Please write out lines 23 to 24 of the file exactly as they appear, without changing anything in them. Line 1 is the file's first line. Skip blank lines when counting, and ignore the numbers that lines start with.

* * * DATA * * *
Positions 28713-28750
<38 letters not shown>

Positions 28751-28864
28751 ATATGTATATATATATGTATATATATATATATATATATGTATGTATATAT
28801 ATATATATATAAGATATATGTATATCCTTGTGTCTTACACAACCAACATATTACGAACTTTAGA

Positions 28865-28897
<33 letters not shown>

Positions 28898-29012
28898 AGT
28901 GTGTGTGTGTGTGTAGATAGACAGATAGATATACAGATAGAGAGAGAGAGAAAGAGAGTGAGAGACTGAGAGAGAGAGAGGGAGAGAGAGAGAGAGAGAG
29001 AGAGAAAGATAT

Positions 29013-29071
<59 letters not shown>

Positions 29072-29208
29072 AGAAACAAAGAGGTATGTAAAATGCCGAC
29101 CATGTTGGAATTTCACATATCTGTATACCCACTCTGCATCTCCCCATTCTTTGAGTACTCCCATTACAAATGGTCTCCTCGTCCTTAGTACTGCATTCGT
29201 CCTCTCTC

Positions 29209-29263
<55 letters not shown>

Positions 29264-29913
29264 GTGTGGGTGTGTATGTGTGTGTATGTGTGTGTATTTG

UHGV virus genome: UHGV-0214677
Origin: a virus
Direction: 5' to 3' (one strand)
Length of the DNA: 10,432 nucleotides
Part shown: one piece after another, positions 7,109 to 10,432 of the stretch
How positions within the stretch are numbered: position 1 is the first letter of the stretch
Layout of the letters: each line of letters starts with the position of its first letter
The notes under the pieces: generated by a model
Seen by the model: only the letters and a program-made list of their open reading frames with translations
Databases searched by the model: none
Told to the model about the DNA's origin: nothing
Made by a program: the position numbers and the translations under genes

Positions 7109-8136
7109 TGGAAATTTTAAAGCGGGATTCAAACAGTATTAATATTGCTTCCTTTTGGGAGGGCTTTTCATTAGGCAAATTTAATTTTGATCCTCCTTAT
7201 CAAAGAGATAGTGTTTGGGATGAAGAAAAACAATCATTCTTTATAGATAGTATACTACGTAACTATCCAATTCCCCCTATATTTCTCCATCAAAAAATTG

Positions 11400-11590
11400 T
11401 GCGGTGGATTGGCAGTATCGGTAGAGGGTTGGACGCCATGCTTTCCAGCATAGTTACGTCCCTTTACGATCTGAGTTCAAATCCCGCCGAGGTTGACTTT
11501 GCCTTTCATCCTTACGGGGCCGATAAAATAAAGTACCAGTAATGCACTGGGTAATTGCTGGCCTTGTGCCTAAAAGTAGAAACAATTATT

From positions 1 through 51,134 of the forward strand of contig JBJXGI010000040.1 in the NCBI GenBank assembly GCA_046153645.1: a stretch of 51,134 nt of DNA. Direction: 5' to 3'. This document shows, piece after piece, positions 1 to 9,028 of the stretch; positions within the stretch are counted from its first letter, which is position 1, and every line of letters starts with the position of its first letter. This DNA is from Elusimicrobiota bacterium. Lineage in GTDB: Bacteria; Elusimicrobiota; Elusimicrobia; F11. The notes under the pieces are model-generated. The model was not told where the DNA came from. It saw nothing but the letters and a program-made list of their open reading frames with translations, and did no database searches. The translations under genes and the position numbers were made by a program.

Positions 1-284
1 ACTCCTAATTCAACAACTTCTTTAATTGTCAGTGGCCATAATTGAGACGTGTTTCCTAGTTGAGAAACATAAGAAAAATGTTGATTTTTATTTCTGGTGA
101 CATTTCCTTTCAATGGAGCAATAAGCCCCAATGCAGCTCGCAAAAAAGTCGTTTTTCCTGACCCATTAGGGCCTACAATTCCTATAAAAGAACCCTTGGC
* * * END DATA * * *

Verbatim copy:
Origin: a virus
Direction: 5' to 3' (one strand)